At SDG we carry Innova, Discmania, Thought Space Athletics, MVP, Axiom, some DGA, and a little Discraft.
I want everyone to find success when they play here. And a big part of that is selecting the disc that’s going to do what you want it to, and selecting something that matches your arm speed.
For some folks it’s overwhelming, especially when you’re starting out. So this week in the blog I want to look at a disc mold that can be confusing. I get lots of questions about the differences between the Teebird, Teebird3, TL, and TL3.
They’re not the same disc.
While they all come from the Teebird mold, they’re different (even if it’s .1 cm) and they fly differently because of that.
The Innova Teebird (1999) is famous in disc golf.
If you read my blog about the most used discs in world championships (where I really should make a better graph).
It was used in 60% of the bags of disc golf world champions between 2000 and 2021.
Why? Why was this disc used by so many champions? What makes the Teebird special?
Well not only has Innova been around a long time, and sponsored a lot of incredible players, but it’s been a disc that pro players continue to bag today.
The Teebird is stable to overstable and it handles both the backhand and forehand shot equally well. You can crush it out there around 350 if you’re a big arm. It doesn’t have that swing from side to side to give it big distance. It kind of goes out there, stables up and slows down, then it glides towards the ground. That’s what it does time after time. Overstable discs tend to have a more repeatable flight path.
As it beats in it loses a little of that overstability and becomes a straight shooter, and then finally it can be a slow turnover disc. That depends on how much you hit trees and rocks, it also depends on how hard you throw, and the angle of release.
That’s why the Teebird is so popular. It’s functional in a lot of ways, and for a long time. I tend to suggest folks try this disc when they’re complaining about discs flipping over on them. It’s available in DX, Star, Champion, GStar, and Color Glow right now. That’s another reason why it tends to be chosen by folks from all over. A Teebird is always available, and has been present in disc golf for almost 25 years.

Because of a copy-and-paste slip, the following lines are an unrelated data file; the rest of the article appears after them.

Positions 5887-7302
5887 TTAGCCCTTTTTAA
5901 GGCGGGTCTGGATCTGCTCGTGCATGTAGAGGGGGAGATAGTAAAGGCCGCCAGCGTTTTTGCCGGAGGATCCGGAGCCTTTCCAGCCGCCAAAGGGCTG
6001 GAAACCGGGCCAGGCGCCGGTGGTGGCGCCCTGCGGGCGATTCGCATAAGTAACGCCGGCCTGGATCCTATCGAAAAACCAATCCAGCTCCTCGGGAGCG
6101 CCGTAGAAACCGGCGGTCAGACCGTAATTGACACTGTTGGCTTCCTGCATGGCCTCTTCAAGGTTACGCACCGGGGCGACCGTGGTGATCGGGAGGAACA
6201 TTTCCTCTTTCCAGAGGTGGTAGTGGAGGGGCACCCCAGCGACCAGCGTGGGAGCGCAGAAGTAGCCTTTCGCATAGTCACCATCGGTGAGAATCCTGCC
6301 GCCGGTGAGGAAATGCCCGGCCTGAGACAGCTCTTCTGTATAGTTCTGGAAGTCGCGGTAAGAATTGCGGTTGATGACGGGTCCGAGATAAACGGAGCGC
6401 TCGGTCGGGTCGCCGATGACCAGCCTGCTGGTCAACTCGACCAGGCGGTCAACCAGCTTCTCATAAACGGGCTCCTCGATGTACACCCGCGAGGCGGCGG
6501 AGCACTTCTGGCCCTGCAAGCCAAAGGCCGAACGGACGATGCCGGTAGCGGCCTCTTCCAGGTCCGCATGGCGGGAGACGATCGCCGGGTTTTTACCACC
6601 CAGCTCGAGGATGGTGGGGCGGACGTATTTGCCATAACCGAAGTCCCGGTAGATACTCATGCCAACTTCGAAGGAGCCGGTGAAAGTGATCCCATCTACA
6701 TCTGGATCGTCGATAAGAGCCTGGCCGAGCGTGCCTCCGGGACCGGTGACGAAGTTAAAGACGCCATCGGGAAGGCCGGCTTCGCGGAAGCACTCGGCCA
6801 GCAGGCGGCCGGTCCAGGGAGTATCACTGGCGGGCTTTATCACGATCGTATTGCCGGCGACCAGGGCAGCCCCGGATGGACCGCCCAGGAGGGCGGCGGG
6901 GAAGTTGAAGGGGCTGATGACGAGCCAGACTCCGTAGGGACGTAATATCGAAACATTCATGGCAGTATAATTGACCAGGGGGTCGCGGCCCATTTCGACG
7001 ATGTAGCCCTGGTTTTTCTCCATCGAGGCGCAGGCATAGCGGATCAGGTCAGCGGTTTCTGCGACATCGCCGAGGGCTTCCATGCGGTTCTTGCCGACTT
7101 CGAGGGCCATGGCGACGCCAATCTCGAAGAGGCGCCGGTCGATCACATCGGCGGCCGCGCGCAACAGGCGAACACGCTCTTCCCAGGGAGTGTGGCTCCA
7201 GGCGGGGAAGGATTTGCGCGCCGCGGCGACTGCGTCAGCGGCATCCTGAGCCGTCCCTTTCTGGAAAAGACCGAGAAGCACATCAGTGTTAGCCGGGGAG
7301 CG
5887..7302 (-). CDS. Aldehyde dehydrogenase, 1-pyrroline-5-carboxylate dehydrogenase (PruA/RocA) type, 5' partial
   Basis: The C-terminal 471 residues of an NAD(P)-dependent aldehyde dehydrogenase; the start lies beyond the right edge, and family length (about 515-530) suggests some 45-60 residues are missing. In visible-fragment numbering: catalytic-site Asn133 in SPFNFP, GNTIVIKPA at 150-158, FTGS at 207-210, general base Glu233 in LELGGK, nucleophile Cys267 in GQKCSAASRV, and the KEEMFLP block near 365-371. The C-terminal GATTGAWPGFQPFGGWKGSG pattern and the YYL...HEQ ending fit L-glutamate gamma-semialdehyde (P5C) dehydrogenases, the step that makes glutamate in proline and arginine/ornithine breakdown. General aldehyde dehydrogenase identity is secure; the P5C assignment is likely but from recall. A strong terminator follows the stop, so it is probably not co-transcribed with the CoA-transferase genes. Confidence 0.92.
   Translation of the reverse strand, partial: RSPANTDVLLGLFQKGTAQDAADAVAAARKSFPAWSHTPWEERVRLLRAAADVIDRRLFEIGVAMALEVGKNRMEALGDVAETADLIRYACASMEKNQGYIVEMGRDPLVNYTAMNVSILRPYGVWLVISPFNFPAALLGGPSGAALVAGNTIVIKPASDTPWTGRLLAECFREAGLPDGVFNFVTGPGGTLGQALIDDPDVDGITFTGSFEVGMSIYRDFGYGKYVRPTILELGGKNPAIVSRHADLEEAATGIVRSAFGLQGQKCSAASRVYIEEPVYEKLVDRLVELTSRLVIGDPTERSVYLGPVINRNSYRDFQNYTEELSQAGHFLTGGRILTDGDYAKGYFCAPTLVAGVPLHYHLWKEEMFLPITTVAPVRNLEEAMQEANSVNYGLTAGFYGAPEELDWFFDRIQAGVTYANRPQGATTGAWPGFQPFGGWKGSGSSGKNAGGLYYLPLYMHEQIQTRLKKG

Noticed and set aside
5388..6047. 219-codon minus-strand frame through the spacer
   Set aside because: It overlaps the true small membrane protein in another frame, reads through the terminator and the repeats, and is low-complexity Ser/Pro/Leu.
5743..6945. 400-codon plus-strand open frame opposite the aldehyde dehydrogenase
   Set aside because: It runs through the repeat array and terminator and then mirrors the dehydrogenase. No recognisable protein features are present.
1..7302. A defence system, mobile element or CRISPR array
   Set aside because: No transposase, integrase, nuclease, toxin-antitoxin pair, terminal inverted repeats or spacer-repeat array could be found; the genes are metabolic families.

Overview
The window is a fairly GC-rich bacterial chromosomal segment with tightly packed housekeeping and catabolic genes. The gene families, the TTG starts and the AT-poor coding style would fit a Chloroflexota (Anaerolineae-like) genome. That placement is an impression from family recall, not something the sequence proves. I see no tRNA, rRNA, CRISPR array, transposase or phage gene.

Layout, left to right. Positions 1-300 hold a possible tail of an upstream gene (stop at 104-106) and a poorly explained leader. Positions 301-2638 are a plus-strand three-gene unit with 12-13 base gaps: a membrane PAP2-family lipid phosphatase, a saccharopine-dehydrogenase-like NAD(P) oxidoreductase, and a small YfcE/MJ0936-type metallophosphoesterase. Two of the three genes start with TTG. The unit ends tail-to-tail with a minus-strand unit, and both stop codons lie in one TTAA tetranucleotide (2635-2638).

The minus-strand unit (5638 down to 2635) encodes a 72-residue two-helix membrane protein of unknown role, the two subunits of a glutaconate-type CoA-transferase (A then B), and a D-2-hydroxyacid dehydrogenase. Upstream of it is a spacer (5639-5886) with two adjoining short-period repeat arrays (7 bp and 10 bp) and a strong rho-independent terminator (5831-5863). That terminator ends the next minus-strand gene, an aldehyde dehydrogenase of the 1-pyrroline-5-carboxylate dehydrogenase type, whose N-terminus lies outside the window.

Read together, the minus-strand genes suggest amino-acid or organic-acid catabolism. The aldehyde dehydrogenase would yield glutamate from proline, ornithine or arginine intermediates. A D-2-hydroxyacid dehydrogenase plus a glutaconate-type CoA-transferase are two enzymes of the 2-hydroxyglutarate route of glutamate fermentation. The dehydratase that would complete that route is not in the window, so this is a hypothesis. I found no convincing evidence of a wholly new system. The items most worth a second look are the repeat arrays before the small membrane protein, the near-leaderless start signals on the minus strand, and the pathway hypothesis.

The Teebird3 is the faster, less glide version of the Teebird. The 3 on the end means it’s a lower profile disc. Think of discs like the Roc3, Leopard3, Mako3, Aviar3 compared to their counterparts. You get those flatter tops that give the disc additional stability and slightly less glide.
What the Teebird3 offers is less glide, with slightly more speed. So it gets down to the ground a little quicker which is great if you have a big arm. Pros can throw discs that don’t glide and still get lots of distance out of them.
It’s why when Ricky Wysocki was sponsored by Innova a couple years back, he was throwing the Teebird3. He’s got 360’-420’ of power with a fairway driver that doesn't have much glide or turn to it. But the disc always got down and stable for him instead of getting away.
If you have big distance and are okay with sacrificing some for additional control, you’ll find the Teebird3 is a great choice over the Teebird.
The Innova TL was the first offshoot of the Teebird discs to be produced (2007). I don’t know what the TL stands for.
I’ve heard the following names
Teebird + Leopard
(Now according to Innova’s page)
It doesn’t really matter what those letters stand for. What you need to know about the TL is that it’s a straighter flyer than the Teebird. You go further and end up more central than the Teebird.